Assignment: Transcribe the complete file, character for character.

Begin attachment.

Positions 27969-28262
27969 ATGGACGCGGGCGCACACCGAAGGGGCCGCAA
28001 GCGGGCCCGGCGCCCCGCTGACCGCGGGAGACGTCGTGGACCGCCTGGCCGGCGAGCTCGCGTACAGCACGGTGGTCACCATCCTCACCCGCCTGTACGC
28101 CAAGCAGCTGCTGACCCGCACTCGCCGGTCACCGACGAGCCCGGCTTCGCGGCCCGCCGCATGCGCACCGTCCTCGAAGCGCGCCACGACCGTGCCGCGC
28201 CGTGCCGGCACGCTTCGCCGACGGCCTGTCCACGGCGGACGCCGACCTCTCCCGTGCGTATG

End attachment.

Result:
Positions 27969-28262
27969 ATGGACGCGGGCGCACACCGAAGGGGCCGCAA
28001 GCGGGCCCGGCGCCCCGCTGACCGCGGGAGACGTCGTGGACCGCCTGGCCGGCGAGCTCGCGTACAGCACGGTGGTCACCATCCTCACCCGCCTGTACGC
28101 CAAGCAGCTGCTGACCCGCACTCGCCGGTCACCGACGAGCCCGGCTTCGCGGCCCGCCGCATGCGCACCGTCCTCGAAGCGCGCCACGACCGTGCCGCGC
28201 CGTGCCGGCACGCTTCGCCGACGGCCTGTCCACGGCGGACGCCGACCTCTCCCGTGCGTATG